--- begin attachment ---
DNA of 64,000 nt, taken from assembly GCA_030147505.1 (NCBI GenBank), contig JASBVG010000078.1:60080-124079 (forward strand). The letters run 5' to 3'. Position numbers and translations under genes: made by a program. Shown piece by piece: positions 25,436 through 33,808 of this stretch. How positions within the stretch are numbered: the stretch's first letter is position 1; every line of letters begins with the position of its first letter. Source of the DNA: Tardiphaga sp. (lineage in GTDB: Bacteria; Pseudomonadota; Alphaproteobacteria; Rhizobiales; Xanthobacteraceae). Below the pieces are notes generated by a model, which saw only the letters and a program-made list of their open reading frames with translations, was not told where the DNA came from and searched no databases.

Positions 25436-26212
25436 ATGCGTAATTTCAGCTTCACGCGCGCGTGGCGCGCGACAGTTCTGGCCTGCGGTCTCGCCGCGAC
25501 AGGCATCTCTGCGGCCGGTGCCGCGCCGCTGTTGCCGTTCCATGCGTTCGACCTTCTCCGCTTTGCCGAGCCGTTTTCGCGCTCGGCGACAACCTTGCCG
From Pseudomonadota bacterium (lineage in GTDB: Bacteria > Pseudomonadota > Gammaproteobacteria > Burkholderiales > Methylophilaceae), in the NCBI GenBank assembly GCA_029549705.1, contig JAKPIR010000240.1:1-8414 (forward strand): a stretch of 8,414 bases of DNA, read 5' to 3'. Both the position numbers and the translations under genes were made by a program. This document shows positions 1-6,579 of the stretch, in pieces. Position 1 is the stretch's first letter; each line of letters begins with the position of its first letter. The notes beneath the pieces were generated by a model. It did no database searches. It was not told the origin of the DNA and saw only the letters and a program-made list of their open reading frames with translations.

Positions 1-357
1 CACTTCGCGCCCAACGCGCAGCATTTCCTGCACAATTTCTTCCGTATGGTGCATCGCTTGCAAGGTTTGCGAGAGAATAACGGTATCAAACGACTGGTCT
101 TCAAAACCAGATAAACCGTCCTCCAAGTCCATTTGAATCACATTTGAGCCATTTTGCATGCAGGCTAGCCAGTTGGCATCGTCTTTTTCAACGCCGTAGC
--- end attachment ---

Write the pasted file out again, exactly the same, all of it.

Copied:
DNA of 64,000 nt, taken from assembly GCA_030147505.1 (NCBI GenBank), contig JASBVG010000078.1:60080-124079 (forward strand). The letters run 5' to 3'. Position numbers and translations under genes: made by a program. Shown piece by piece: positions 25,436 through 33,808 of this stretch. How positions within the stretch are numbered: the stretch's first letter is position 1; every line of letters begins with the position of its first letter. Source of the DNA: Tardiphaga sp. (lineage in GTDB: Bacteria; Pseudomonadota; Alphaproteobacteria; Rhizobiales; Xanthobacteraceae). Below the pieces are notes generated by a model, which saw only the letters and a program-made list of their open reading frames with translations, was not told where the DNA came from and searched no databases.

Positions 25436-26212
25436 ATGCGTAATTTCAGCTTCACGCGCGCGTGGCGCGCGACAGTTCTGGCCTGCGGTCTCGCCGCGAC
25501 AGGCATCTCTGCGGCCGGTGCCGCGCCGCTGTTGCCGTTCCATGCGTTCGACCTTCTCCGCTTTGCCGAGCCGTTTTCGCGCTCGGCGACAACCTTGCCG
From Pseudomonadota bacterium (lineage in GTDB: Bacteria > Pseudomonadota > Gammaproteobacteria > Burkholderiales > Methylophilaceae), in the NCBI GenBank assembly GCA_029549705.1, contig JAKPIR010000240.1:1-8414 (forward strand): a stretch of 8,414 bases of DNA, read 5' to 3'. Both the position numbers and the translations under genes were made by a program. This document shows positions 1-6,579 of the stretch, in pieces. Position 1 is the stretch's first letter; each line of letters begins with the position of its first letter. The notes beneath the pieces were generated by a model. It did no database searches. It was not told the origin of the DNA and saw only the letters and a program-made list of their open reading frames with translations.

Positions 1-357
1 CACTTCGCGCCCAACGCGCAGCATTTCCTGCACAATTTCTTCCGTATGGTGCATCGCTTGCAAGGTTTGCGAGAGAATAACGGTATCAAACGACTGGTCT
101 TCAAAACCAGATAAACCGTCCTCCAAGTCCATTTGAATCACATTTGAGCCATTTTGCATGCAGGCTAGCCAGTTGGCATCGTCTTTTTCAACGCCGTAGC